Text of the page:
A monochromatic print with a portrait of a middle-aged white man as if seen through cracked glass
cryptograffiti: Running Bitcoin, 2019


White Rabbit

by Outland

Histories of the NFT market often begin with CryptoPunks, the code for which is widely credited with inspiring the ERC-721 protocol that most NFTs use now. But blockchain assets existed years before that. An Australian investor and collector who goes by the moniker White Rabbit is one of the digital archaeologists who research those early experiments and collect key examples. He published a timeline on Medium last year summarizing his findings. In the interview below, White Rabbit discusses some of the highlights of his collection, how they fit into the history of tokenized assets, and the tools that have been developed to make these digital artifacts accessible now.

A trading card showing a gnome inventor discovering a healing formula
FD Card from 2015
A trading card showing a faceless figure in a hooded robe holding their hands around a hovering cube with the Bitcoin logo
Satoshi card from 2015

Adam McBride was the one who coined the term NFT archaeologist. It resonates for me because it’s a bit like finding a relic and attaching it to meaning and doing it in an almost scientific way, digging through different strata to preserve that history. I wanted to put out a timeline because I was frustrated with the incorrect narrative that it all started with CryptoPunks. I collect those. They’re historical and I think they have great value. But after encountering them I searched back further and I discovered the Rare Pepes, and then other projects that had been on Bitcoin. I wanted to create an accurate narrative for posterity, because I think this stuff is going to change the world in radical ways. I don’t claim to have any skills when it comes to assessing art. I can appreciate it but I have no expertise. I look for what I feel is significant in terms of its social and historic nature.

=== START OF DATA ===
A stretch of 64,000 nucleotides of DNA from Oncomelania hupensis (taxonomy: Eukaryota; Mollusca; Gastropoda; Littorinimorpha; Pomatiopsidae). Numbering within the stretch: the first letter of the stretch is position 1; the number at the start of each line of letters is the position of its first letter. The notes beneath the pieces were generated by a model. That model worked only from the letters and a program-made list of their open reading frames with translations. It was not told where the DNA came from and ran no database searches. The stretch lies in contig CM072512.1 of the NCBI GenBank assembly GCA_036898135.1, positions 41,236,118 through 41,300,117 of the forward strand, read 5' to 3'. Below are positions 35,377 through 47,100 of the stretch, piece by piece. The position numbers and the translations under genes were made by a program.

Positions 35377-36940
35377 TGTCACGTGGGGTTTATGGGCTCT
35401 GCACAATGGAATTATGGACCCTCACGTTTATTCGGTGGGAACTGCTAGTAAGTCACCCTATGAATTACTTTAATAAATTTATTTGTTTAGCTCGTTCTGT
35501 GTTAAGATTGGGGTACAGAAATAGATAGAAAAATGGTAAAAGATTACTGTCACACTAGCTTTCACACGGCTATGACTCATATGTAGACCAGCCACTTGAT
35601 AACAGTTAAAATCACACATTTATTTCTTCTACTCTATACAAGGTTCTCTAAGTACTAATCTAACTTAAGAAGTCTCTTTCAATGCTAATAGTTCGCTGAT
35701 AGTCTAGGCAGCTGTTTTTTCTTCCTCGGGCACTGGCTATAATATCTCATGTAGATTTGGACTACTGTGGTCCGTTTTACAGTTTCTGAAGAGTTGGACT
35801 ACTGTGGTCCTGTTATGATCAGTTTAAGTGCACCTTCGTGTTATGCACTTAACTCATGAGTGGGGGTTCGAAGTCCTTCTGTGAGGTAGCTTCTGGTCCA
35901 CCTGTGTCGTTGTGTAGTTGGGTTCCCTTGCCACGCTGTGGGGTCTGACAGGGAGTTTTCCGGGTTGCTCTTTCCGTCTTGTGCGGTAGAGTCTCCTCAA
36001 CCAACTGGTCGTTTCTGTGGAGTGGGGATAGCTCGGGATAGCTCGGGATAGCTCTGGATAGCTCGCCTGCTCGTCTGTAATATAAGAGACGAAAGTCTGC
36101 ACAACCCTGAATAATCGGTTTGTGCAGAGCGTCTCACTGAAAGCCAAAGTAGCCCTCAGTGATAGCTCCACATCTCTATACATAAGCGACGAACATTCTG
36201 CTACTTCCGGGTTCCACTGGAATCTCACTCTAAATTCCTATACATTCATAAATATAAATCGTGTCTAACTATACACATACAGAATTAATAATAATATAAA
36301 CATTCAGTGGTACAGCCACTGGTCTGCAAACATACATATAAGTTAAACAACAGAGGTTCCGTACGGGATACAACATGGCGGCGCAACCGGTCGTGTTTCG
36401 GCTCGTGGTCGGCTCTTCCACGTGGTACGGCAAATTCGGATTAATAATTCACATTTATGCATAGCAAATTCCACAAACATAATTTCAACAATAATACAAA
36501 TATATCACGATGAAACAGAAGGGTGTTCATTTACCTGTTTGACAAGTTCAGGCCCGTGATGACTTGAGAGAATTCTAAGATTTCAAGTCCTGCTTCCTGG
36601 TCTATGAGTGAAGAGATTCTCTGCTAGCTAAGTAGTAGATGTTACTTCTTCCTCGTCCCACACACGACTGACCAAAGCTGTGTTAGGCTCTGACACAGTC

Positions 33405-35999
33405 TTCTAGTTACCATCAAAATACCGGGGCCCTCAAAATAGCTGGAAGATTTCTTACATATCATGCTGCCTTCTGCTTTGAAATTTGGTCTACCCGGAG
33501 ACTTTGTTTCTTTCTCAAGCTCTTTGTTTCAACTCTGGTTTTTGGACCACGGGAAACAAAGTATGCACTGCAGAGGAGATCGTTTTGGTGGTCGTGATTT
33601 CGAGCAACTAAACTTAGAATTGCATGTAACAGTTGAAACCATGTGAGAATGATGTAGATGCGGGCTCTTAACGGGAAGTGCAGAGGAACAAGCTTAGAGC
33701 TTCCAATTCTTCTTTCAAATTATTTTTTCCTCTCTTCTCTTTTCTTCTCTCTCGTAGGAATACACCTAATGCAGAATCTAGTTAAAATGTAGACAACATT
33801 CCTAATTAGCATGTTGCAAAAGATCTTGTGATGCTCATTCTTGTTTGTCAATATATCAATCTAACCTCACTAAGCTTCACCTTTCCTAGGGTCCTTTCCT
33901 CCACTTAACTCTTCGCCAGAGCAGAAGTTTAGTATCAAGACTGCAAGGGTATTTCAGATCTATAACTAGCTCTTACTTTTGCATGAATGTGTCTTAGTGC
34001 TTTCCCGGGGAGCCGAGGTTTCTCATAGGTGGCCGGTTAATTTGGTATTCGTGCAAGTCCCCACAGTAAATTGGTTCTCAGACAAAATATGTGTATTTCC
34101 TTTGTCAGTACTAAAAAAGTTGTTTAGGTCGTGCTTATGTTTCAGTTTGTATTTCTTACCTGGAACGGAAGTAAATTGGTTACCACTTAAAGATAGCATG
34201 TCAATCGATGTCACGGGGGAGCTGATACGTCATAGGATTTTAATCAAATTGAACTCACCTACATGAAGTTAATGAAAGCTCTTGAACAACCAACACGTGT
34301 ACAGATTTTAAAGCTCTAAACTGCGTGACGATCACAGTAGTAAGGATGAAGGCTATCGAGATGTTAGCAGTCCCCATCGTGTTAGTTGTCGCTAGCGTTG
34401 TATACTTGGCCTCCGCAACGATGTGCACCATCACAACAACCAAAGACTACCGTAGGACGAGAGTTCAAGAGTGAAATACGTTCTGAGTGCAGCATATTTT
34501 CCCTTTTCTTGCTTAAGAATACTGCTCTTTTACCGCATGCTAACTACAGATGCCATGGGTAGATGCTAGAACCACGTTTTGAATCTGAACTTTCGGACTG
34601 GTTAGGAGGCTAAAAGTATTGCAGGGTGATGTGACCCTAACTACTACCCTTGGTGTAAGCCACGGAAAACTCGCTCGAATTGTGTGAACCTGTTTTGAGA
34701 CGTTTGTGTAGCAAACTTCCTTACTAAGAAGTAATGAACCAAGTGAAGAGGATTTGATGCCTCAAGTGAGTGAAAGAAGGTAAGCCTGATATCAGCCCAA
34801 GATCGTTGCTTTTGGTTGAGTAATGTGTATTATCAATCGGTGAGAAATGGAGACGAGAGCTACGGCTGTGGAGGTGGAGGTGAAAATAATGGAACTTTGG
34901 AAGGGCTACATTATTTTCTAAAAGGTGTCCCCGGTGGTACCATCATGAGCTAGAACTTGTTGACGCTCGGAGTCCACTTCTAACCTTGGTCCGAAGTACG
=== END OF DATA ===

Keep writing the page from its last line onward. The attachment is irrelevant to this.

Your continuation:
A Chinese character written in white on a black background
Punycode from 2012

The oldest asset in my collection is a very primitive one from 2012 on Namecoin, which is the only blockchain other than Bitcoin that Satoshi Nakamoto worked on. It’s called a Punycode, which could be used to mint an image. You’d have to take the Punycode from the chain and then plug it into the Punycode website which then reveals what it is. It could be an emoji. It could be a whole range of different things. Mine’s a Chinese character. That was a very recent discovery by one of the archaeologists who researches these things. It’s a bit like the Rosetta Stone: these are the early hieroglyphics and you needed something to interpret what they even meant.

I’ve got a Crypto Egg. Back in the day, when signed up for Twitter they’d give you an egg for your PFP. The intent was that you’d replace it with your own image. But people really liked their eggs and left them up. Twitter didn’t like that, so eventually they replaced the egg with the empty silhouette they’ve got now. There was a program on Namecoin that allowed people to create an identity, and the software pulled information from their Twitter profile and put it on-chain. Some users still had the egg PFP, so it basically tokenized the egg to the blockchain. It was a very early tokenization of a PFP. Only about 270 accounts tokenized the egg, and it was never intended to be tradeable or valuable. They were all separate, but now there’s this collection of tokenized Twitter eggs from 2014. With Namecoin you need to renew a token every six to nine months or you effectively relinquish ownership. You’re almost renting it, in a sense. A lot of those eggs had expired and other people who could see where all this was going reckoned they would be significant. So they renewed those early assets and took ownership of them. And since then there has been a lot of trading and selling of these early unintentional NFTs.

A white egg shape on a blue background
Crypto Egg from 2014

I’d have to say my most prized possessions are FD cards, which were released in March 2015. They’re the first tokenized gaming assets ever to be put on-chain. A lot of them have been lost because no one knew what they were. They were released as part of a project where people would share computing power and contribute to a supercomputer that was used to research cures for cancer and other diseases. If you took part in the initiative, which was called FoldingCoin, you’d get an FD Card as a reward. That’s how they were distributed originally. And then they could be used in the Spells of Genesis game, which was the first blockchain-based game ever produced. The Satoshi card was in the same series. That was the first card that was interoperable between two different games by two different devs, which in essence is the birth of a metaverse asset. So it’s one of my most treasured pieces.